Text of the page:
“We don’t control public health in the 50 states, in the territories and in the tribal jurisdictions,” he told reporters on July 28. “We rely on our partnership to work with them. They need to work with us.”…
Activists and public health experts who had spent weeks pressuring the administration to ramp up its response were incensed. State officials wondered if they were being set up as scapegoats.
And inside the White House, the episode reinforced the belief that the Health secretary’s eagerness to pass the buck made him ill-suited to manage the health crises that have shaped President Joe Biden’s first term.
Will Biden fire Becerra? Politico says no, and that White House officials are hoping he will leave of his own volition:
There is no chance of Biden firing his Health secretary, senior administration officials said, especially amid multiple public health emergencies and just months to go until the midterms. But there is growing chatter that Becerra might soon find an off-ramp.
Some White House aides believe Becerra, a former California congressman and attorney general, may resign at the end of the year to run for Senate in 2024, according to three people familiar with the discussions.
Oh good, maybe he’ll seek a job with an even higher profile.
So, why can’t Becerra be fired? Well, one major problem with firing him is the same reason he got the job: He meets the dual tests of being Hispanic and a former member of Congress.
“Removing Becerra would likely draw the ire of the Congressional Hispanic Caucus and other grass-roots groups that pressed Biden to appoint more Latinos to his Cabinet,” WaPo noted in January.
It is not an exaggeration to say that being a Hispanic ex-lawmaker is how Becerra got the HHS job. Biden hastily chose him, despite his manifest lack of relevant qualifications, in order to squelch a PR problem he was having during the transition: Hispanic politicians felt he was not appointing enough Hispanic politicians to senior executive branch positions.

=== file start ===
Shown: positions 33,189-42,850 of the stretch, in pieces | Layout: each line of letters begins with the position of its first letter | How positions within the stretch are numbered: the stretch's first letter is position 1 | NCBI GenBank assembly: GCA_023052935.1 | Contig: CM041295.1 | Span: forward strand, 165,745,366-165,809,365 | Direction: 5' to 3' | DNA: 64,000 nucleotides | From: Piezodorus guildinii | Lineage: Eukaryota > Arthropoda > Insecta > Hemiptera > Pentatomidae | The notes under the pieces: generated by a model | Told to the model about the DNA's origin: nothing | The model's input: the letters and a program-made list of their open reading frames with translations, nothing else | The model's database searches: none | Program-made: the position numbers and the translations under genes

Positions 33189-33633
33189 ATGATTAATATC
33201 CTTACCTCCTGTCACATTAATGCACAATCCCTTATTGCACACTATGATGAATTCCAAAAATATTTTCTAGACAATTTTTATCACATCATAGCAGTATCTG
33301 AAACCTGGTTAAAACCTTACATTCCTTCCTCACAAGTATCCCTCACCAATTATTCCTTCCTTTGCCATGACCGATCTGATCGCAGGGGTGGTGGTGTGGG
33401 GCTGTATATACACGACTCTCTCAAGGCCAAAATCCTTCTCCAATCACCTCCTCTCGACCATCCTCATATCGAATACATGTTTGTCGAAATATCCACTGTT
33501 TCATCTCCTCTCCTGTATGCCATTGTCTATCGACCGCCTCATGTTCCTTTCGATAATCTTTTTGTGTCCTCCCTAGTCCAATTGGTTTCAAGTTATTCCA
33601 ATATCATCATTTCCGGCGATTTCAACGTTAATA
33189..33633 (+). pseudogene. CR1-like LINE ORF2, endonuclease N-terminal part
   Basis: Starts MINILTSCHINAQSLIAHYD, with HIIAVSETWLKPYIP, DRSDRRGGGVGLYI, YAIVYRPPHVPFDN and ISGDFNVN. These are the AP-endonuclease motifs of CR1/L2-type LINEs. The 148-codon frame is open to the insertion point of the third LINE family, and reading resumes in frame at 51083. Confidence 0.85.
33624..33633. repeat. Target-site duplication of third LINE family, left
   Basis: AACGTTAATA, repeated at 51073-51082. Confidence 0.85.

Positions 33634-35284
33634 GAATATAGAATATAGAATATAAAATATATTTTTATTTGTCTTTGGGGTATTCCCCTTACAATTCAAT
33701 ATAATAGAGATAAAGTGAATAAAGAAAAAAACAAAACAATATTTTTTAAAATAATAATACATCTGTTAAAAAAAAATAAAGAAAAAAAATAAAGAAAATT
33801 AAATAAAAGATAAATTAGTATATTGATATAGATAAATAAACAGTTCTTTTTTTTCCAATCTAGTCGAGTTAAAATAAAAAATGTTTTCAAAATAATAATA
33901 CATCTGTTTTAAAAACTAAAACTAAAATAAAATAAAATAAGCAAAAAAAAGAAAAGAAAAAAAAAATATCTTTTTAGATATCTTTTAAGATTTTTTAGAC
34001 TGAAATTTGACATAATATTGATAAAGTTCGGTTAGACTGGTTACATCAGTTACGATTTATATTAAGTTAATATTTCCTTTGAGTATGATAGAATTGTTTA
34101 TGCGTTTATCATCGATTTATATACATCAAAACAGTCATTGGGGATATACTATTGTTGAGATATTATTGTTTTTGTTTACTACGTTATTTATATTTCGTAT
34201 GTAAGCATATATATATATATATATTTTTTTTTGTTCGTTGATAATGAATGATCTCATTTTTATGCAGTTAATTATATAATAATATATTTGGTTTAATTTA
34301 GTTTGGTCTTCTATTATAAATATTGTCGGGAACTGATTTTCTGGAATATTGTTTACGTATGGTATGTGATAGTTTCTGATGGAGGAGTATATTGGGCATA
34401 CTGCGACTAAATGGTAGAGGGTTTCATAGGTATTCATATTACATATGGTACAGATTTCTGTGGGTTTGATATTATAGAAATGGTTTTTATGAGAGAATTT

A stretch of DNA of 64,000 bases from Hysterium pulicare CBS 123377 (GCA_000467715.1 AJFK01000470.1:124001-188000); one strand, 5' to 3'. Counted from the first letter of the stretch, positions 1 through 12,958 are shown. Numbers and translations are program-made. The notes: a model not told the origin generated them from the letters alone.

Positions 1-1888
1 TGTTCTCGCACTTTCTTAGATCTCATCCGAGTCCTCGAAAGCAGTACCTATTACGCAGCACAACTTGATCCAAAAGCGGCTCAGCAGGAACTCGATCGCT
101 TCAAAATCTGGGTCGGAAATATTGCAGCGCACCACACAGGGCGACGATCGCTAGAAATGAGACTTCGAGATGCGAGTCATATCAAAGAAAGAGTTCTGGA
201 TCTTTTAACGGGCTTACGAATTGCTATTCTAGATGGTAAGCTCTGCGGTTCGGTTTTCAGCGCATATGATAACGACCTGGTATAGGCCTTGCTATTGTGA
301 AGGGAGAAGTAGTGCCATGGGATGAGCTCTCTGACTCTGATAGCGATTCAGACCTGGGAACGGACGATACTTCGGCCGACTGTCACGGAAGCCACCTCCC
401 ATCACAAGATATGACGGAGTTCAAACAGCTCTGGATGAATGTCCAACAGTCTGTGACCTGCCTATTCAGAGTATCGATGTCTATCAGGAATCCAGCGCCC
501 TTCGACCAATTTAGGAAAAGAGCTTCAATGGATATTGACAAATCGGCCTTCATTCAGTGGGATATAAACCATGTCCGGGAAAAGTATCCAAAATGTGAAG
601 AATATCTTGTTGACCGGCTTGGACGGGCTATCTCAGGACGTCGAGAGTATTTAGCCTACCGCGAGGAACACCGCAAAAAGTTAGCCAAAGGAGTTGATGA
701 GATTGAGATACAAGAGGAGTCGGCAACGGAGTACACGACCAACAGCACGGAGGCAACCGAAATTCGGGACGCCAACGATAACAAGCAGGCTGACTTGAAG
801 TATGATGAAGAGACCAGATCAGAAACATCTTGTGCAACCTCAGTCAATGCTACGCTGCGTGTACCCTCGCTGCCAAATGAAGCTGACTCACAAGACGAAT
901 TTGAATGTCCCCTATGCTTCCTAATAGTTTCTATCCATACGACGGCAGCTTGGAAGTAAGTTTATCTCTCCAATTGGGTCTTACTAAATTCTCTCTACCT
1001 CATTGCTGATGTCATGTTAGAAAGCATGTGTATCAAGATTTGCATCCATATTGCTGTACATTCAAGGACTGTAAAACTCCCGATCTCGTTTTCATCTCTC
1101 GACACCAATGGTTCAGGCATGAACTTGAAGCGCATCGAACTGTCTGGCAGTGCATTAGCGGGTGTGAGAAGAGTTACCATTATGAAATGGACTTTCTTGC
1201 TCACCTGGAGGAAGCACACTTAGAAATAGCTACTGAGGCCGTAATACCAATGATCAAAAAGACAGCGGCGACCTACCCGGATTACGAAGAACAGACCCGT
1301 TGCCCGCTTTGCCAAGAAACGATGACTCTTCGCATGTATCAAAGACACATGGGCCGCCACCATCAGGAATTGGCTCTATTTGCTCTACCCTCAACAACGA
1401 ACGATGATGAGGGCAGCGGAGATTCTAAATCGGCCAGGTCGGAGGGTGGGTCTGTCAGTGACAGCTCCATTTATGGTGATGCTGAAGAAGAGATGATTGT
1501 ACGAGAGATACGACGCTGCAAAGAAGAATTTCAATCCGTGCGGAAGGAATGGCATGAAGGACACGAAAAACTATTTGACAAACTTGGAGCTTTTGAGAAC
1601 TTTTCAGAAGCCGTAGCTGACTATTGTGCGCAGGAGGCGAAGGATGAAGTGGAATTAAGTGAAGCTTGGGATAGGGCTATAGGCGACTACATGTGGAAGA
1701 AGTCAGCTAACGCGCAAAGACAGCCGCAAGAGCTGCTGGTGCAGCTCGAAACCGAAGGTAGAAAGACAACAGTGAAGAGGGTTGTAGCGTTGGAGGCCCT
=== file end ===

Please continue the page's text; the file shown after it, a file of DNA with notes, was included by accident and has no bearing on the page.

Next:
In the weeks after Biden won the election, talks with New Mexico Governor Michelle Lujan Grisham (who, like Becerra, is a Hispanic former congressperson) about becoming a cabinet secretary had gone poorly, and she ultimately was not named to a cabinet post. The fact that Lujan Grisham had declined the Interior secretary job leaked to the press, and her allies were apoplectic about this, seeing it as an effort to punish her for turning down a job. The Congressional Hispanic Caucus demanded that the Biden team make amends.
Here’s what happened next, as Alex Burns and Jonathan Martin describe in their book This Will Not Pass:
[White House Chief of Staff-designate Ron] Klain attempted a conciliatory approach in the meeting with Hispanic lawmakers on December 3, telling them he was sorry about the leaks…
The wounded lawmakers urged Klain and the other Biden aides to speed up the appointment of more Hispanic cabinet members. The contents of the tense meeting leaked to reporters immediately, irritating Klain and panicking transition officials who feared that a public narrative about spurned lawmakers of color could spiral out of control.
Desperate to calm the situation, Biden and Klain made a hasty choice from their remaining candidates for health secretary. The day after the CHC meeting, transition officials reached out to Xavier Becerra, the congressman-turned-California attorney general who was hoping to lead the Department of Justice, to ask if he’d consider taking a different cabinet job — perhaps health secretary. When Becerra said he would, Biden quickly called him to offer him the job, and on December 6, three days after the meeting with Hispanic lawmakers, transition officials confirmed to reporters that Becerra had been chosen.
I repeat: Xavier Becerra was given the top health care job in the Biden administration as a quick fix to a PR controversy about cabinet diversity during the transition.
At least one prominent California Democrat tried to warn Biden officials that this was a mistake. Again from This Will Not Pass: